I got angry at first because of the way he put depression in inverted commas, implying it’s not real. Whilst I am usually pretty laid back and calm in debate, I get defensive about these harmful comments because sufferers already feel that their thoughts and feelings aren’t valid, it takes a lot of courage to speak up about mental health, to then have people dismissing it as a valid illness is infuriating and down right dangerous.

I thought about removing this person from Facebook, it would be easy to judge him as a complete arsehole and go on with my life, but I didn’t. In his mind he was asking a genuine question, because he didn’t understand, and why would he? Think about it.. Mental illness is complex, end of. It’s complex for the sufferers, it’s complex for the professionals (hence the long process of diagnosis) so imagine how complex it is for people that have never suffered? It’s a valid illness but it is irrational. People who have mental health issues can exhibit challenging behaviour, can be difficult to deal with and if you have no experience or knowledge of mental health then I imagine it’s easy to develop the attitude of ‘Oh just get on with it’, especially if you are dealing with trauma in your life and coping. It would be hard to comprehend.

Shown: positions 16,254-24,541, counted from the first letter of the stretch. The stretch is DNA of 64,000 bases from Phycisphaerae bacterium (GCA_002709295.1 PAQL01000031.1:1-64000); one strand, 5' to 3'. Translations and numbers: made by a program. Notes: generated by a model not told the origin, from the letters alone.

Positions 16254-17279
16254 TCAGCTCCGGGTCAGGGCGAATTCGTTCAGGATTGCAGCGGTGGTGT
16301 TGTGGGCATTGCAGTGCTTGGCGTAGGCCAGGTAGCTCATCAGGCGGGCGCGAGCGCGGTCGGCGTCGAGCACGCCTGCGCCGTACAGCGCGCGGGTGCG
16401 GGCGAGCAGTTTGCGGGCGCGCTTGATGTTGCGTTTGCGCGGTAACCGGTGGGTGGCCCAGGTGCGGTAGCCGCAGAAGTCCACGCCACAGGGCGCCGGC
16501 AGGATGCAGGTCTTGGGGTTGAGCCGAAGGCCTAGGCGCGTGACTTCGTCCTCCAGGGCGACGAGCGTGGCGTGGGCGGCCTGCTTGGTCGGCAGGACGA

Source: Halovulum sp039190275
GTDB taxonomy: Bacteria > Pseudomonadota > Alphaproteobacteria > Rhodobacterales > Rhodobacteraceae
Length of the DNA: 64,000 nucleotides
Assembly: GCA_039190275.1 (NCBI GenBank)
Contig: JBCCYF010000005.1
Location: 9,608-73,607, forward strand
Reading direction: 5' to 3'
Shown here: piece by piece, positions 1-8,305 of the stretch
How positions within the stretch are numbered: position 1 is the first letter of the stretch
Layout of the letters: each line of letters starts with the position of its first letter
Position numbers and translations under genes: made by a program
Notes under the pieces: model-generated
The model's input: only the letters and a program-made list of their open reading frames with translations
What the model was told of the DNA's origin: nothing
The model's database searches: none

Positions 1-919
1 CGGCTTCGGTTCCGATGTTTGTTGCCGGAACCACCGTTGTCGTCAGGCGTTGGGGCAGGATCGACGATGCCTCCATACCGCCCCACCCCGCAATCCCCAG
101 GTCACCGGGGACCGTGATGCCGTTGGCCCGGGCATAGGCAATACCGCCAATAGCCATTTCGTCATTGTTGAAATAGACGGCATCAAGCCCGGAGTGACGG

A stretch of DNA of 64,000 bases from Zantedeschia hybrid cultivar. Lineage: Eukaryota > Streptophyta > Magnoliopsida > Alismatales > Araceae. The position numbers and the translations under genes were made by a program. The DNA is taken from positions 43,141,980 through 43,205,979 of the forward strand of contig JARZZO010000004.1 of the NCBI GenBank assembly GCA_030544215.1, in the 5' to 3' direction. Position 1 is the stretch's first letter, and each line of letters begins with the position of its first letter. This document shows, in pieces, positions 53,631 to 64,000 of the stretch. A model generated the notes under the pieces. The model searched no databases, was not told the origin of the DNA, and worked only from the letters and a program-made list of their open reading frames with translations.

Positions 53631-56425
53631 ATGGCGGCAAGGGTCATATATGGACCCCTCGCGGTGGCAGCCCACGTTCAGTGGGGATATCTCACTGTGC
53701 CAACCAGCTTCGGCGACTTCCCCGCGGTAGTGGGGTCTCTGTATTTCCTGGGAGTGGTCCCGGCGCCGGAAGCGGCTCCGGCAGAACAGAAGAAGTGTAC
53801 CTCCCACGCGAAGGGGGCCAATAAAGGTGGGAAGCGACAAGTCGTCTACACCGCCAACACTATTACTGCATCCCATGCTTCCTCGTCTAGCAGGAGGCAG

As much as I’m passionate about mental health I could still see his points, I put myself in his shoes and imagined that perhaps you would look at everything going on in the world, and question it. I mean, what on earth have you got to be sad about? All I could do in this situation is counteract his ignorance with facts and my own experiences, in the hope he would come around one day. There’s no point in blocking out all of the people who don’t understand because in my eyes that’s counterproductive. It’s not so much the people who understand we need to reach out to, it’s also important to reach out to the people who don’t, even if they are rude.